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When I lived in New Bern, North Carolina, I was a member of the Rotary Club in that town, which at the time had a population of 17,000 people, more or less.  Each fall, just as the leaves were turning and the air was getting crisp, the Rotarians sponsored an oyster roast at a ramshackle, somewhat facetiously named “yacht club” on the banks of the Trent River.  The event was usually held in the evening, when the river was disappearing into darkness and tall trees above seemed to crowd close to the ground amid the flickering lights of our assembly.  As a child of Chesapeake Bay I should have prided myself on the ability to open an oyster with ease, but it had been years since I had shucked one when I attended my first roast in New Bern, and I was having difficulty with the task at hand.  In my frustration I forced the oyster knife harder toward the crevice between the lips of the shell, and the blade went skittering across the top, narrowly missing my fingers and upending something on the table. 

A southern gentleman standing next to me, who was opening and eating oysters at a rate of three to my one, spoke just then in a slow drawl.  “Steady,” he said, pulling four syllables out of a two-syllable word. 

He had the voice and the bearing you would expect from someone urging an angry man to hold his temper in a bar, or a rider trying to calm a nervous horse, or Stonewall Jackson telling his troops to hold their fire until the Yankees were on the bridge.  The way he said it marked him as a man of sufficient stature to instruct the younger men around him.  His manner of speech would have revealed this even if I hadn’t already known it to be true, which I did.  You heard a voice like that and just knew you were talking to the third son of the great grandson of someone whose mother married the great, great grandson of some Tar Heel who taught Andrew Jackson to play poker at Chapel Hill and beat him at the game.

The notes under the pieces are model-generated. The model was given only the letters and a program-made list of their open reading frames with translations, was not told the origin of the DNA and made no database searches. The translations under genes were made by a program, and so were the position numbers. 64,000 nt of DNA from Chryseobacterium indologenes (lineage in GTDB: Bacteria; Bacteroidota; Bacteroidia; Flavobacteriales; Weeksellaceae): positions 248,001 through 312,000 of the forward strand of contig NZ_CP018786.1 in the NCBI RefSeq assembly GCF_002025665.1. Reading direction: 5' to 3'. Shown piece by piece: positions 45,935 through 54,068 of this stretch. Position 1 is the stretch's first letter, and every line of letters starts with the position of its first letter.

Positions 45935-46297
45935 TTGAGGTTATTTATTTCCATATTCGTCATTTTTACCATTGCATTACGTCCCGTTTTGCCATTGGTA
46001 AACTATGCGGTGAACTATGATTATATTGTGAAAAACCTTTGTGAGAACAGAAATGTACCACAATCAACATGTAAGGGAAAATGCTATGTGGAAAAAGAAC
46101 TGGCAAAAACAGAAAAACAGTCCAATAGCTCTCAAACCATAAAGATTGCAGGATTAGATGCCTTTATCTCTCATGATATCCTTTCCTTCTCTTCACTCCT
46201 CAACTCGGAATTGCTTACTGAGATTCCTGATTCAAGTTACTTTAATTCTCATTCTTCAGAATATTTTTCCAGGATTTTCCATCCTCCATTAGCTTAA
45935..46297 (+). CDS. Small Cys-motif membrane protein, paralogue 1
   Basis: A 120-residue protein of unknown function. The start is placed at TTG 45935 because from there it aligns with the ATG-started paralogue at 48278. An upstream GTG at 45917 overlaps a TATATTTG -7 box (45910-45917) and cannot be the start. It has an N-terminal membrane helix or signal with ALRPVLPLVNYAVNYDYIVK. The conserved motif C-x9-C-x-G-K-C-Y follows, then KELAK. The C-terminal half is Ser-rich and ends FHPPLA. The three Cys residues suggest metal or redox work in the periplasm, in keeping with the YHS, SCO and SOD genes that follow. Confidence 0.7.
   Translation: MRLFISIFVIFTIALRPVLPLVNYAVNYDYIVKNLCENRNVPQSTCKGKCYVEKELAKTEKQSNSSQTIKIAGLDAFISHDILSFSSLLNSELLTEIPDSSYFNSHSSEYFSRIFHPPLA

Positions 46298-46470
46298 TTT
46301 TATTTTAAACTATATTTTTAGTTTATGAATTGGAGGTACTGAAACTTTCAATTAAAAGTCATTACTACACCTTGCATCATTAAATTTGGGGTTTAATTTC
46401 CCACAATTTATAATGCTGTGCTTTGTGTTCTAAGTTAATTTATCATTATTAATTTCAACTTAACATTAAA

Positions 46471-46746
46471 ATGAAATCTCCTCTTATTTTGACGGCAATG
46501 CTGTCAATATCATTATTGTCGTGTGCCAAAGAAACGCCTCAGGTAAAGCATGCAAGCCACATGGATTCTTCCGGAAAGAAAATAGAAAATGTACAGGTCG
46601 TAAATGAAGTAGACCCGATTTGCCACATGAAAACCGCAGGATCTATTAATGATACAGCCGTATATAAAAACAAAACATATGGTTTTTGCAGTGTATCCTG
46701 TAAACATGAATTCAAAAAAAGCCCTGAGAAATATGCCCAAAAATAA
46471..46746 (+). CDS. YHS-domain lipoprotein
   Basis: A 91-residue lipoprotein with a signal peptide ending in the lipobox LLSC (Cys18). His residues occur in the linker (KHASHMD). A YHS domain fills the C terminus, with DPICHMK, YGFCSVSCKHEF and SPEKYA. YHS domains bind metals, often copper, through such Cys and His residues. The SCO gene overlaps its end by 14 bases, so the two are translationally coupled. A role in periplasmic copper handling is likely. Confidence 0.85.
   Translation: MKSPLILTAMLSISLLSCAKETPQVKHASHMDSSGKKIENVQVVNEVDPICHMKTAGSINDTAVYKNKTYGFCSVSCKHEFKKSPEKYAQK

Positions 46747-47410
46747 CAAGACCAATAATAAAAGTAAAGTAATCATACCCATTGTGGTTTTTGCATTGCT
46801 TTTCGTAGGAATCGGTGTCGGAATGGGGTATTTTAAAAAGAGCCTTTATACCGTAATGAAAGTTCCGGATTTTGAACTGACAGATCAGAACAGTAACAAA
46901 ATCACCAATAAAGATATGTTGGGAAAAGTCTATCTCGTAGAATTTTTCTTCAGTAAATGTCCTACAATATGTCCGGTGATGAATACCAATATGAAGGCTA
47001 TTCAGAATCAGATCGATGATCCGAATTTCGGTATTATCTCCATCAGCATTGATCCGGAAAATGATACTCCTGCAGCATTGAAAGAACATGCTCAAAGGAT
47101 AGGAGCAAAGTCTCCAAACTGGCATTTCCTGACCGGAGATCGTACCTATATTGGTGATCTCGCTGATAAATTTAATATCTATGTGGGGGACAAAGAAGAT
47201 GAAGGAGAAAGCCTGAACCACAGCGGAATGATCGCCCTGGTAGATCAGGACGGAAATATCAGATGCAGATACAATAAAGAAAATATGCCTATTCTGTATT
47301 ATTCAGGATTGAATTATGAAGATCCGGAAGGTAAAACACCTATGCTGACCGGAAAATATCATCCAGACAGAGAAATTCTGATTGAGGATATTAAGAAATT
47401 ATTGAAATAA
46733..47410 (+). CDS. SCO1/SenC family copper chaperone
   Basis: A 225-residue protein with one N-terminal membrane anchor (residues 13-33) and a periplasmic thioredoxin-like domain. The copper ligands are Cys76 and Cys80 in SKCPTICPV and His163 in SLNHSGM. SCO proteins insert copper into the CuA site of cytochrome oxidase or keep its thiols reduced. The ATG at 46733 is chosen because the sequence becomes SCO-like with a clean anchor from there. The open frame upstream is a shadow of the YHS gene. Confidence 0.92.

I steadied myself as commanded.  It was then I realized that I was suffering from a needless sense of urgency and anxiety for which the oyster in my hand bore no regard and no responsibility.  After the man demonstrated my error in attempting to divide the two shells at the lip rather than at the hinge, I quickly evened the score between us.  I have been a menace to oysters ever since.

I sometimes hear that man’s voice at moments having nothing to do with oysters, when I need simply to steady myself.  That’s a habit fatherless children never outgrow, I suppose.  We are forever cataloging audio-visual snippets of paternal wisdom in our continuing effort to create, from our experiences over time, the filmography of fatherhood.  Today was a time when I heard that voice again.  It reminds me that when life swirls quickly and incomprehensibly around us and we seem to lose our bearings, there is danger in the reckless plan of action—in the decision to leap, to force, to push, to alter course, to fire too soon, to fight rather than to understand. 

Steady.  There is much wisdom in that one, small word.

As I was leaving my apartment on my way to work, this morning, I saw two young children standing on the street corner, book bags shouldered at the ready, waiting for the bus.  I thought about all the life-altering choices those children will make today and tomorrow and for ten thousand tomorrows to come that will shape their destiny—slowly, imperceptibly, unalterably. 

“Steady,” I wanted to say to them.  Steady, and be patient.  Choose wisely, act deliberately, and you will walk with contentment through this world.